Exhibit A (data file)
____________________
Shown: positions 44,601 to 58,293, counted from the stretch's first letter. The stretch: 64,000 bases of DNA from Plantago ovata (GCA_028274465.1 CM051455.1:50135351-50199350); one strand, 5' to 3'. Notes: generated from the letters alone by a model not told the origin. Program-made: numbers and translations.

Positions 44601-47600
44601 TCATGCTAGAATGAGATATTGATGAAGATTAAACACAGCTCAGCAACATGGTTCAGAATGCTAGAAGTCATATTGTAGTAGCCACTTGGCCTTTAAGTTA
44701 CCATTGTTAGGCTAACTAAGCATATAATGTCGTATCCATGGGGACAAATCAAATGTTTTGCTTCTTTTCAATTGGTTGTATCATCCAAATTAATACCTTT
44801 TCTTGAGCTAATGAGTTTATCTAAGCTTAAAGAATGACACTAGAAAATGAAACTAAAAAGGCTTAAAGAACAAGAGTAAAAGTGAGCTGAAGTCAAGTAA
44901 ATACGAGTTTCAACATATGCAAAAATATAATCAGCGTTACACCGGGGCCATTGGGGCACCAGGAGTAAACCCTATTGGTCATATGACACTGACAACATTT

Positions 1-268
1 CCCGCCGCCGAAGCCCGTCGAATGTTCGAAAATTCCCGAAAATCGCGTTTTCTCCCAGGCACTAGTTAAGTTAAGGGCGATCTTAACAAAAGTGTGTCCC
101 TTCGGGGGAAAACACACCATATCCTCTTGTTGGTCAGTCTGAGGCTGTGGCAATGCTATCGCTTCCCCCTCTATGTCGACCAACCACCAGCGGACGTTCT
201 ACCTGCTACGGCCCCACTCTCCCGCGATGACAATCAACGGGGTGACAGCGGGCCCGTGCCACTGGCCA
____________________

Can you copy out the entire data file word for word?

Shown: positions 44,601 to 58,293, counted from the stretch's first letter. The stretch: 64,000 bases of DNA from Plantago ovata (GCA_028274465.1 CM051455.1:50135351-50199350); one strand, 5' to 3'. Notes: generated from the letters alone by a model not told the origin. Program-made: numbers and translations.

Positions 44601-47600
44601 TCATGCTAGAATGAGATATTGATGAAGATTAAACACAGCTCAGCAACATGGTTCAGAATGCTAGAAGTCATATTGTAGTAGCCACTTGGCCTTTAAGTTA
44701 CCATTGTTAGGCTAACTAAGCATATAATGTCGTATCCATGGGGACAAATCAAATGTTTTGCTTCTTTTCAATTGGTTGTATCATCCAAATTAATACCTTT
44801 TCTTGAGCTAATGAGTTTATCTAAGCTTAAAGAATGACACTAGAAAATGAAACTAAAAAGGCTTAAAGAACAAGAGTAAAAGTGAGCTGAAGTCAAGTAA
44901 ATACGAGTTTCAACATATGCAAAAATATAATCAGCGTTACACCGGGGCCATTGGGGCACCAGGAGTAAACCCTATTGGTCATATGACACTGACAACATTT

Positions 1-268
1 CCCGCCGCCGAAGCCCGTCGAATGTTCGAAAATTCCCGAAAATCGCGTTTTCTCCCAGGCACTAGTTAAGTTAAGGGCGATCTTAACAAAAGTGTGTCCC
101 TTCGGGGGAAAACACACCATATCCTCTTGTTGGTCAGTCTGAGGCTGTGGCAATGCTATCGCTTCCCCCTCTATGTCGACCAACCACCAGCGGACGTTCT
201 ACCTGCTACGGCCCCACTCTCCCGCGATGACAATCAACGGGGTGACAGCGGGCCCGTGCCACTGGCCA